Coach Cleaning: Refinishing the galley wood floor

By George Stoltz 2000 U320 40′

As renovation projects go, this one was not very sexy.

Our wood galley floor had begun to show a lot of wear.  To the casual observer it looked o.k., but I knew it was very close to the point where a total sanding down to bare wood would be necessary and that would entail a lot more mess, time and money.

So I decided to re-coat the floor with two layers of a fast-drying Minwax Semi-Gloss polyurethane.  Here are the steps:

1.  I removed any cabinet doors and registers that would keep me from using a brush or roller right at the edges of the floor.

2.  Vacuumed the floor carefully.

3.  Washed floor twice with TSP (tri-sodium phosphate).  I did not use real wet cloth.  More to the damp side.  I did not want the water to get into the wood in those spots where the previous finish had worn thin.

4.  Next, I separated the edge of the adjacent carpet from the wood flooring. To do this I bought a bargain price plastic mini blind at Walmart for $2.96. I used about a half dozen slats and set them on edge between the carpet and the wood.  On the radius, it helped to cut the slats into shorter segments. Sometimes it was helpful to secure the slats to the carpet with a piece of masking tape. (see photo)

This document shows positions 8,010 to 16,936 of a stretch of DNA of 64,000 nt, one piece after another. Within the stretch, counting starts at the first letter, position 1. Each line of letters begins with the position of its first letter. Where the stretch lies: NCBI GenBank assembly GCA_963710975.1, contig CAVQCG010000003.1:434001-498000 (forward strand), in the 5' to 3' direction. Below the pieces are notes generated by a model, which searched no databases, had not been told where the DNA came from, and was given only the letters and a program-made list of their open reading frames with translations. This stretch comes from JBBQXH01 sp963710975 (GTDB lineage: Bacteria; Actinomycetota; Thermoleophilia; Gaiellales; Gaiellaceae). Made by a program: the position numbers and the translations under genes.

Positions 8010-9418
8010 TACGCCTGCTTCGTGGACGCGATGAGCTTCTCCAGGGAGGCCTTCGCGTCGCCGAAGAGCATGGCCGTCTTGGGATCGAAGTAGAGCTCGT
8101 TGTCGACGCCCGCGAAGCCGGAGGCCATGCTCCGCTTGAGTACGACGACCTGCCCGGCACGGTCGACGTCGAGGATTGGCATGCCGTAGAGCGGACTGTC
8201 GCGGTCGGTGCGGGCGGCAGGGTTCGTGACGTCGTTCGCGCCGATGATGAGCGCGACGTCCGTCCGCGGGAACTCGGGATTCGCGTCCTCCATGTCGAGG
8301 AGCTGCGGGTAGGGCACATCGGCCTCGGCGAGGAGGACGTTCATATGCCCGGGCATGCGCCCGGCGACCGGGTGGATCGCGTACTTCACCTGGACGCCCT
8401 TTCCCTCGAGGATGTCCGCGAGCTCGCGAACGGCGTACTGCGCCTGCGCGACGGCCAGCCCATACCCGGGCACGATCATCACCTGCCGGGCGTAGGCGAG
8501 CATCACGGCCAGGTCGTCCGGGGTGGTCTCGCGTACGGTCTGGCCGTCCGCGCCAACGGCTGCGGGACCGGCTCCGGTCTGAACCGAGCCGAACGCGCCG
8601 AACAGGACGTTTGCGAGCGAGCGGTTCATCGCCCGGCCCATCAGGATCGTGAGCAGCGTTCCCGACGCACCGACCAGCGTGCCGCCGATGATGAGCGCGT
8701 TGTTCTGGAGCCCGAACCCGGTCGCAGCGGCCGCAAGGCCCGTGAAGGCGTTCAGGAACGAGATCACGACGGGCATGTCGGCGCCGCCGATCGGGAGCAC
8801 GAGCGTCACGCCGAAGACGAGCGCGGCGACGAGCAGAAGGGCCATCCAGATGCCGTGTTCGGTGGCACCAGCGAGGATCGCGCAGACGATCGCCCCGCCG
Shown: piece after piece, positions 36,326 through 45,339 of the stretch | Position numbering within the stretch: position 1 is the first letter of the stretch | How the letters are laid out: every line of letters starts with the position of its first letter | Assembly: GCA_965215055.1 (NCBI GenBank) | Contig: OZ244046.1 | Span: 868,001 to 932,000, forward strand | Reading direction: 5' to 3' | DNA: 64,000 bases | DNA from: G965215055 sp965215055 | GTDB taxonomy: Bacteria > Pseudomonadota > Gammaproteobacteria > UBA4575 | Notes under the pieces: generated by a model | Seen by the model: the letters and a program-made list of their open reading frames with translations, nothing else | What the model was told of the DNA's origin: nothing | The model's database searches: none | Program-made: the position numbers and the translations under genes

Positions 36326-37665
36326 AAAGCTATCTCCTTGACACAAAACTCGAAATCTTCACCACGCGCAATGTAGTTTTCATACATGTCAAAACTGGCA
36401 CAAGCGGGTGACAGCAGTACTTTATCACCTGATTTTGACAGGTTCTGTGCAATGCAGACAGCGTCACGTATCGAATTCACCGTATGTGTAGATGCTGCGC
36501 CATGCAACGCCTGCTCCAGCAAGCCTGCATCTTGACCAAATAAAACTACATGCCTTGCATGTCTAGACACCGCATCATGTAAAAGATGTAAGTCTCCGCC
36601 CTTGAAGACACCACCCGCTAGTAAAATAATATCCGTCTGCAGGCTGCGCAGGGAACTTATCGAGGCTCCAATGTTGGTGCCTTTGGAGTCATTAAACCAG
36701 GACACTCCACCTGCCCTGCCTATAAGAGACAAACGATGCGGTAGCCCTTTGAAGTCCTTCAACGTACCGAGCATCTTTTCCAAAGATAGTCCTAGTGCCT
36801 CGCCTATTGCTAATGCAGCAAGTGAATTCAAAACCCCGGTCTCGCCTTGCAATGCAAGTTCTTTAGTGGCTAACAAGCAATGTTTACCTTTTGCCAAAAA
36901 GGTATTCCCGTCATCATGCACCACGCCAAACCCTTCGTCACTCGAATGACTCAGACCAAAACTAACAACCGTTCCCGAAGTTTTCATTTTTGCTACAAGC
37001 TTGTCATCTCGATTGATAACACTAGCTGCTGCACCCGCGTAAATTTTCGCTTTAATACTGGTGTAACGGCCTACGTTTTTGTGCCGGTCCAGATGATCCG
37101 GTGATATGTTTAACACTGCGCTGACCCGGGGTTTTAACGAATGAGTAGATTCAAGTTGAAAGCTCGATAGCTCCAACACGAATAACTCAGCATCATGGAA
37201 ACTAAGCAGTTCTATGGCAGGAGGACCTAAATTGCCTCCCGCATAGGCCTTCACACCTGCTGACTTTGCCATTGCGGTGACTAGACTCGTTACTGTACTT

A close up of a hard wood floor

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5.  I used all three tack cloths that came in one package and opened them up and wadded then loosely into the size of a six-inch paper plate. Then I carefully and thoroughly tacked the entire floor to remove any dust or doggie hair.

6.  Turned off the Aqua-Hot in the living room.

7.  Using a high-quality bristle brush I cut in the corners and edges and then used a 4-inch foam roller to spread poly in both directions. I would finish each section by lightly dragging the brush from a dry edge to a wet edge. This critical step removed air bubbles and any lap or joint marks between each segment as I progressed toward the bathroom. This step took 15 to 20 minutes.

8.  Set the alarm for 4 hours, got up at 1:00 to lightly sand the floor with 320 grit paper, the tack cloth and then repeat step 7. 

By 7:00 a.m. the floor was dry enough to walk on in stocking feet.  The entire job probably took me about 2 hours of time and just under $50 for materials. And it looks great.  Next time I do a flooring project it will be to stroke a check-in 2012 to replace the wood and the carpet with Dura-Ceramic.

A bathroom with a wooden floor

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